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Four reasons to ditch your photo printer

Single-function mini photo printers are a waste. Here are four other options for printing and viewing your photos.

This woman is clearly thrilled with her decision to use a kiosk instead of a tiny photo printer. Kodak

If you look at our 2009 holiday gift guide, neither the camera nor the printers sections have recommendations for little, standalone photo printers. This probably wasn't intentional, but the fact is, they've become sort of niche products that I'd be hard-pressed to recommend these days. With so many other ways to get prints and enjoy and consume digital photos, it seems like these single-function printers, regardless of size, are just more tech clutter. I say this because I own two that have done nothing but collect dust this year.

This doesn't mean I don't make individual prints (though lately I've been making more photo books) or regularly view my pictures, because I do. There's just much better ways of freeing the photos trapped online or on a hard drive.

  1. Online printing
    The Web has roughly a gazillion ways to view and share digital photos as well as order prints or various other products. So, the first step is to find one you like and will use, and sign up. It's been, um, awhile since CNET examined the topic of online printing services, but DigitalPhotos101 and TopTenReviews have current reviews on the subject. According to both sites, HP-owned Snapfish comes out on top. Snapfish does mail-order, but its retail partnerships allow you to do in-store pickup. It, too, is where you can get my favorite photo gift, the giant $50 wall clock (there's a smaller $20 version as well). Also, while it's going to seem like I'm a rep for Kodak by the end of this post, I've been a longtime user of its printing services. Its new professional print options yield particularly nice results.
  2. Kiosks
    When I do want or need prints quickly, I head to a photo kiosk. I think people tend to forget it's an option available to them, which could be why I've never had to wait more than a couple minutes to use one. I'm surrounded by CVS pharmacies loaded up with Kodak kiosks like the one pictured, but I have used Fujifilm's GetPix systems, too. Both are very good and reasonably straightforward to use.
  3. TV
    If you're done with prints altogether, looking at pictures on a TV is much better than having your friends and family huddle around a computer screen. When I stopped to think about it, I have multiple options for viewing digital photos through my TV, not including directly connecting the camera. Most frequently I use my DVD player that has a USB port on front for viewing JPEGs from external drives, as does the side of my HDTV. I also create DVDs of photos and play them back, which has the side effect of creating backup copies. Just about any networked component can reach out and connect to photo collections on home computers and/or sharing sites. Favorites around our office included PS3, Xbox 360, TiVo, and Panasonic Blu-ray players and TVs with Viera Cast. Basically, take a look at your home entertainment devices and there's bound to be at least one way to view photos on your TV.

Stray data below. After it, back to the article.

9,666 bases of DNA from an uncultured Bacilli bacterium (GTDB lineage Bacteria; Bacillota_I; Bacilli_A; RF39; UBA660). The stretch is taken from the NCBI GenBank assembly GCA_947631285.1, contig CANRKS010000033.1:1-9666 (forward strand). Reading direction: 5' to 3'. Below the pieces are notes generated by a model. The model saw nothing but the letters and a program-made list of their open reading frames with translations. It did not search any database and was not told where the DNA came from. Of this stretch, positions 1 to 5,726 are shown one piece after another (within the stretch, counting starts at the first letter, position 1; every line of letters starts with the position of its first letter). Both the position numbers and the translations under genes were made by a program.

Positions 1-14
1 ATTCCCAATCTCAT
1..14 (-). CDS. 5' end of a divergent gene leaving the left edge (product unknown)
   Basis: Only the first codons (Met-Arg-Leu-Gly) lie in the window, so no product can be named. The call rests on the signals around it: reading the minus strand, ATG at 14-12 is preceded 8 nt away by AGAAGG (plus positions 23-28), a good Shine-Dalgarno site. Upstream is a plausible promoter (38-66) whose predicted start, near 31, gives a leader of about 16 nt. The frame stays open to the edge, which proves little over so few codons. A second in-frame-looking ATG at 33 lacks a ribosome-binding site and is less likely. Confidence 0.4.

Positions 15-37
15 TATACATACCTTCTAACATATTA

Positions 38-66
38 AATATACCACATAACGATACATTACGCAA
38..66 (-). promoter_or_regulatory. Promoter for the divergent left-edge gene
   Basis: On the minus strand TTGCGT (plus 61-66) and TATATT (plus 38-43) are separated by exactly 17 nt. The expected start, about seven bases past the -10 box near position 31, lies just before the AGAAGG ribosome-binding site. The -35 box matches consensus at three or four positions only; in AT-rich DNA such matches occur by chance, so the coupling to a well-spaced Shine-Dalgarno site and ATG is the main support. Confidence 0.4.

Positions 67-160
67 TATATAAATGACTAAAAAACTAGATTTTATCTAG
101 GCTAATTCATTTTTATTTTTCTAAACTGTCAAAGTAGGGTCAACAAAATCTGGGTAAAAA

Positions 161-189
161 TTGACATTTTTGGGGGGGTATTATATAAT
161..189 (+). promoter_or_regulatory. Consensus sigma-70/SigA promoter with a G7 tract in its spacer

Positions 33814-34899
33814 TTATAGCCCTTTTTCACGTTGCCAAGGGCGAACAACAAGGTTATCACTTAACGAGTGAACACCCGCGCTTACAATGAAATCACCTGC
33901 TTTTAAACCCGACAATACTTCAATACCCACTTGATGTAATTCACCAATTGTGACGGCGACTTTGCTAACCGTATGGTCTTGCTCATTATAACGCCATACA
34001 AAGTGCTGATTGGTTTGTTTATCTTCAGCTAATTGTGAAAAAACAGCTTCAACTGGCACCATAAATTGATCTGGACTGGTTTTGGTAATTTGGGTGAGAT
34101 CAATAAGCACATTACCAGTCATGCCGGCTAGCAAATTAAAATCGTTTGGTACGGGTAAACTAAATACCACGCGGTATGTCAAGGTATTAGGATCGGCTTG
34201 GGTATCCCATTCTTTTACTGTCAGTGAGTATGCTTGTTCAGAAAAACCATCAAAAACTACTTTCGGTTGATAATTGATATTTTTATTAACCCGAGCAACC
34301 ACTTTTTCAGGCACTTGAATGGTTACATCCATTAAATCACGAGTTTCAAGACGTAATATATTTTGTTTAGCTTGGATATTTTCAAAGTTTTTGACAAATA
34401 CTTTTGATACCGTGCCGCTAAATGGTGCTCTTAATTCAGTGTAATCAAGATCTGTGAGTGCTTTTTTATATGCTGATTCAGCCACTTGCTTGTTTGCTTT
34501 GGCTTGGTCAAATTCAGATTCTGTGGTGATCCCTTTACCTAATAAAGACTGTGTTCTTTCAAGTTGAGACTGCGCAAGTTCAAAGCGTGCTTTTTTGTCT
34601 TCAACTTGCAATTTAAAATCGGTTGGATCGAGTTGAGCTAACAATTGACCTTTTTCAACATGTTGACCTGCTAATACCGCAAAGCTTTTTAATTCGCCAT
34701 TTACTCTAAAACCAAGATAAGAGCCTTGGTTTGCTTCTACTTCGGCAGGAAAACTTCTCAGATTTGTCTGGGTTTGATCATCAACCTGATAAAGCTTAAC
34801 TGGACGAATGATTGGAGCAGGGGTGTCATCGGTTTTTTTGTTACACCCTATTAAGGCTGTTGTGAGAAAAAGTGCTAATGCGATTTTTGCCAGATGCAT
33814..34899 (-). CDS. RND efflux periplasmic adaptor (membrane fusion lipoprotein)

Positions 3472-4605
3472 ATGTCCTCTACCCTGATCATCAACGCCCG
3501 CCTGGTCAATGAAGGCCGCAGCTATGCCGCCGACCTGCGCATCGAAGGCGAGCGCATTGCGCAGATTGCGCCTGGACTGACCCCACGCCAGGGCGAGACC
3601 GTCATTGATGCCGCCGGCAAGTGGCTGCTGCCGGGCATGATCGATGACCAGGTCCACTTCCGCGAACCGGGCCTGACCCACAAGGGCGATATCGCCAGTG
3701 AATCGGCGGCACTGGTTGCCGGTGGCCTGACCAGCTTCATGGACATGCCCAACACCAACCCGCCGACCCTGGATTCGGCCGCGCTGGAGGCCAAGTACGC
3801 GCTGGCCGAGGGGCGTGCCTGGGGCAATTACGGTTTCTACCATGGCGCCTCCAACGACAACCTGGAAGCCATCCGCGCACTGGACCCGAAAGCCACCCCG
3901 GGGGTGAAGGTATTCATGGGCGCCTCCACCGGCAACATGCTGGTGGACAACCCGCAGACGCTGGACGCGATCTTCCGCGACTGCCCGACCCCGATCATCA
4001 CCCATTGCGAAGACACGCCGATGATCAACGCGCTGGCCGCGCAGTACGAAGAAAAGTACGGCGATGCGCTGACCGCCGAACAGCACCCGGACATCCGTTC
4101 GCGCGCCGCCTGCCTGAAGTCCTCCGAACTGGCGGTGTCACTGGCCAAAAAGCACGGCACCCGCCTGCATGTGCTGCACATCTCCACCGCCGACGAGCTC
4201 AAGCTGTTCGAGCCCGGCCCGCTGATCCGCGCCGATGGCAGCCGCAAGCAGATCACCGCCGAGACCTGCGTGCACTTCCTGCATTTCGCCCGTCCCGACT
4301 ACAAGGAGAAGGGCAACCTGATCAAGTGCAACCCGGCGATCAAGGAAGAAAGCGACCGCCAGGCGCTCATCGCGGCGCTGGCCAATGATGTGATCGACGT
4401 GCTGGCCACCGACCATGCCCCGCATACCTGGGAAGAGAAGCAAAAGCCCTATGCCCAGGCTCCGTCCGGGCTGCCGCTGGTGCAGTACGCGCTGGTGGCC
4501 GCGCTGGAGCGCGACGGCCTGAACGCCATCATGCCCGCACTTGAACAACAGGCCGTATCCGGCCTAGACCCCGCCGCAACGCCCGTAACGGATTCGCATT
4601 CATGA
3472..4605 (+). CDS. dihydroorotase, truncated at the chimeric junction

4. Digital photo frames
    This one is hard for me to include here for two reasons. One, it requires you to go out and buy something, while my other suggestions are about using what's already accessible. Two, the cheaper models are pretty much single-function devices--they display photos. In my experience, these lower-end frames are the equivalent to a standalone photo printer, loaded up once and never touched again (feel free to comment otherwise). If you're open to it, the way to go is with the more expensive Web-connected models like the Toshiba 8-inch Digital Media Frame, which offer you more viewing options. Content can be pulled in from Flickr, Picasa, and Facebook accounts and most come with e-mail addresses that can be used to send photos directly to the frame. They can be used for checking sports scores, RSS feeds, and weather forecasts, too. Another option is to get one of the new frame/printer combos from Sony or Epson. I'm not as sold on these, because they take up more space than just a frame and, well, they're still single-function printers that now have 7-inch LCDs attached.

  5. Hopefully something here will spark you to start viewing or printing your photos in new ways. And if you think I'm missing something, please put it in the comments. I'm always curious about how people are using their pictures other than on Facebook. Do you print your digital photos or is that method of enjoying pictures dead, dead, dead?

    Update: Just to clarify, I'm not entirely against printing photos at home. I'm just not a fan of compact consumer photo printers like these, when there are better, cheaper ways to print or view your photos--unless you have a specific need for mobile photo printing. A nice multifunction, such as the HP Photosmart Premium, Kodak ESP 5250, Canon Pixma MP560, and Epson Artisan 810, is a better purchase for the occasional print. For regularly making photo prints, though, see the first two options above.